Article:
How can the telecoms industry take advantage of the platform economy?
In less than five years, we’ve become accustomed to clicking a button on our phones to summon a ride, book a room, watch a blogger’s video or adjust our thermostats, writes Gary Bolton, the vice president of global marketing at Adtran.
When we step back to assess why platform technology is currently taking off at this point in history, we can see a perfect storm of mass broadband connectivity, the penetration of smart mobile devices, the move to cloud virtualisation and open source collaboration all feeding the growth of platforms.
But in the emerging shift to a platform-based economy, service providers – telecoms and cable companies – appear a bit like spectators, not players, as seismic paradigm changes unfold. What could the future of the platform look like and how could service providers enhance and take advantage of that?
Pipelines vs platforms
Historically, companies have focused on linear, pipeline business models; firms create goods and services and push them out to customers. In this model, companies control the value chain from their suppliers to the end customer.
Conversely, platforms are multi-sided business models that enable users to both create and consume value. Value is abstracted from the asset and is co-created on the spot and realised by the value-exchange interaction between producers and consumers. The product emerges through this interaction – frictionlessly connecting riders and drivers if you’re Uber and connecting hosts and guests if you’re AirBnB.
Platforms utilise Metcalfe’s Law of Networking and are a two-sided business model. A two-side model has a positive network effect. Uber attracts riders and drivers. The network effect is that adding more riders benefits drivers and more drivers benefit the riders. This positive network effect of two-sided platforms is why a 50 person WhatsApp was acquired for US$19bn and each employee at SnapChat is worth over US$50m.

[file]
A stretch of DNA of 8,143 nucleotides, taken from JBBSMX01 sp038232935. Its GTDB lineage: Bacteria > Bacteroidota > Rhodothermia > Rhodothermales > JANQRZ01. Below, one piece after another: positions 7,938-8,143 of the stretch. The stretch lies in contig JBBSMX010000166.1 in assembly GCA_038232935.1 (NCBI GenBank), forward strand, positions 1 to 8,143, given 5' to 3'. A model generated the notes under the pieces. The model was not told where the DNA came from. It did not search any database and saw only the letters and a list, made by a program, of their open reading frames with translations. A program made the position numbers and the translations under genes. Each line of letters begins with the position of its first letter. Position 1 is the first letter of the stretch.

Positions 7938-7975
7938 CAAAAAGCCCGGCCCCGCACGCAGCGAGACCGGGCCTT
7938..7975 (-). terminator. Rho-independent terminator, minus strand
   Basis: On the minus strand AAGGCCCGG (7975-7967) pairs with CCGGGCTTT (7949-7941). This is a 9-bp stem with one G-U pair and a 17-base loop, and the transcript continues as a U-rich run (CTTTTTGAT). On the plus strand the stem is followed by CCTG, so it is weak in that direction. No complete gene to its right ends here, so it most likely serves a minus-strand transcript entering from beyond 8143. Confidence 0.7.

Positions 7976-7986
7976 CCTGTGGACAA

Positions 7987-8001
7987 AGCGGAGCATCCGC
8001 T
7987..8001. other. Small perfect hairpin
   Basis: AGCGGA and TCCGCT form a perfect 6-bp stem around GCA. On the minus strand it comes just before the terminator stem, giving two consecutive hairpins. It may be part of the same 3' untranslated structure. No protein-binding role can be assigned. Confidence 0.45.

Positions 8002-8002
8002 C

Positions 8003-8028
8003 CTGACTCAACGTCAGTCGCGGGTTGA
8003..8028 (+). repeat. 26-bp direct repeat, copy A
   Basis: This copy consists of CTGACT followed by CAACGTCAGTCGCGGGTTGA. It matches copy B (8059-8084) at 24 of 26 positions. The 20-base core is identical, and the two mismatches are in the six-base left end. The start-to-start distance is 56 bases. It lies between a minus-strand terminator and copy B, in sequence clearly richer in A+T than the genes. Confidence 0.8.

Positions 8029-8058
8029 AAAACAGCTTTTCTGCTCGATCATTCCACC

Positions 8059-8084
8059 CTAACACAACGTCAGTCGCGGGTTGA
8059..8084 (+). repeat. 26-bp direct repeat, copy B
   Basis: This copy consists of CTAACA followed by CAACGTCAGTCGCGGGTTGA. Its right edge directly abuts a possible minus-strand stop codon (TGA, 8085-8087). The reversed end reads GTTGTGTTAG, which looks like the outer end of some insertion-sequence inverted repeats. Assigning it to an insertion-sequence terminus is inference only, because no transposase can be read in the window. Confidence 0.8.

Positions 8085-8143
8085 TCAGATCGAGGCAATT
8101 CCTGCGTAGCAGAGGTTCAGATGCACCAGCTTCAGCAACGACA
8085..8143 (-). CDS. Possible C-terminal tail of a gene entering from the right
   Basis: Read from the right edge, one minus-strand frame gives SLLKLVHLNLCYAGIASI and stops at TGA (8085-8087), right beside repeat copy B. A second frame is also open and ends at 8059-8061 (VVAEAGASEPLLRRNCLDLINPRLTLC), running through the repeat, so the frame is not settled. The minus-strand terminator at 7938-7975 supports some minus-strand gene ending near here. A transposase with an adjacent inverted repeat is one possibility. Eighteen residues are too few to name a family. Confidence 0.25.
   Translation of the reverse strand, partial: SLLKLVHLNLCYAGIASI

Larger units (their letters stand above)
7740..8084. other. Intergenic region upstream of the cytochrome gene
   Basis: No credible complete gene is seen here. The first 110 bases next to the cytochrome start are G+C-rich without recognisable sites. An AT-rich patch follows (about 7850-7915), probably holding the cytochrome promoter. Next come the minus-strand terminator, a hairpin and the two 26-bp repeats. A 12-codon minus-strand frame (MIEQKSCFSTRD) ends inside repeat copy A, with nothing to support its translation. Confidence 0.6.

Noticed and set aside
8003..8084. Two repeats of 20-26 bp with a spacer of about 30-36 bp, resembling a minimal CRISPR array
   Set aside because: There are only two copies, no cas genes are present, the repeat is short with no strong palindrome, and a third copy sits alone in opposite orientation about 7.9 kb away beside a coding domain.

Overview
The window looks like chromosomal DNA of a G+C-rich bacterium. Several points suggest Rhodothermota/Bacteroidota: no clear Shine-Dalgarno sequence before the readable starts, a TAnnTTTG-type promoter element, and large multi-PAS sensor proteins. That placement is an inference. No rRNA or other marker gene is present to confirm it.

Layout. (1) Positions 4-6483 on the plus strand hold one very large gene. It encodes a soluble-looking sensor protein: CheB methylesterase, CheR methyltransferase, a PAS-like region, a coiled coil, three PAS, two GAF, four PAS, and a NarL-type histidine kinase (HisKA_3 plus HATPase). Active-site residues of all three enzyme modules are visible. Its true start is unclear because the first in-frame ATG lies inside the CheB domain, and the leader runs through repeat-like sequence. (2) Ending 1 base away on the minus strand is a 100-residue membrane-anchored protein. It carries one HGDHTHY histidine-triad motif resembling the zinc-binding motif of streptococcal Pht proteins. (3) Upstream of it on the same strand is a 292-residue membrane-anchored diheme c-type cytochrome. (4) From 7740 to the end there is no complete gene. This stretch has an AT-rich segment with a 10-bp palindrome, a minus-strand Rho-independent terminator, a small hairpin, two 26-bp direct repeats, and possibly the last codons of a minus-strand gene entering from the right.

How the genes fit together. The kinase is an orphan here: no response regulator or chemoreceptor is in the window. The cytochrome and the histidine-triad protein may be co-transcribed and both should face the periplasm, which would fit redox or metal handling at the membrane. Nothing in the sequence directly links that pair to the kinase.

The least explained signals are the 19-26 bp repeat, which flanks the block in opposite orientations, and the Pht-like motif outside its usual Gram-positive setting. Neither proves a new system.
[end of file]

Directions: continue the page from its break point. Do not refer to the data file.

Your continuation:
It seems the platform economy is only set to accelerate, while the telecom sector appears to struggle to keep up. The success of over-the-top (OTT) services compounds the challenge to network operators by offering the staple services that used to be the domain of traditional telcos and cable/MSOs.
Does the platform need to adopt the service provider?
The world of Uber and AirBnB is conditioning consumers to expect frictionless and customised service experiences.
By switching from a pipeline model to a platform strategy, network providers will create an opportunity to move away from being dumb-pipes, to creators of innovation platforms that scale fast, delight subscribers and drive local economic growth.
But what about net neutrality?
Net neutrality regulations seek to provide an even playing field and ensure that internet services are not blocked or throttled for competitive reasons. An unintended consequence of net neutrality is that it currently limits network operators to monetising only one side of the equation, charging consumers for service, whereas multi-sided platform models monetise from both producers and consumers. For example, a credit card company is based on a platform model. Consumers pay an annual fee for the privilege of using the credit card and pay interest on any balance. The retailer also pays the credit card company a percentage of the sale when a credit card is used for the transaction. Both Uber and AirBnB charge fees to both consumers and producers.
However, the winds of change are blowing a gale. At the 2017 FTTH conference, the EU Commission’s director of electronic communication networks and services, Anthony Whelan, clarified the commission’s revised stance on net neutrality, confirming that as long as they don’t negatively discriminate against OTT traffic flows on their network, service providers will be allowed to apply a higher QoS as they deem fit, for different traffic flows.
Ofcom’s attitude has opened too – it is currently in watching and waiting mode. Although their official stance hasn’t changed, a study they’re due to publish on the revised EU Commission stance could change everything.
Meanwhile, across the pond, the Trump administration is in the process of net neutrality reform with a lighter regulatory touch – a move that has caused controversy but if passed, will ultimately challenge other countries to follow suit in order to stay financially competitive.
How can service providers refrain from being mere spectators and become key players in the platform economy?
It’s human nature to be resistant to change but as the popular saying goes: adapt or die. Apple, Alphabet (Google’s parent company), Amazon, Microsoft and Facebook have added over US$500bn of share capitalization since the beginning of the year and represent nearly a third of the growth of the stock market. Furthermore, these platform companies’ $300 trillion combined value is 17% of the US’s GDP.
Users have quickly become accustomed to having customised services and the immediate gratification delivered by platform companies and network effects enable these companies to scale incredibly fast. Internet service provider companies and the telecom industry must pivot quickly to keep pace and stay competitive with the platform economy.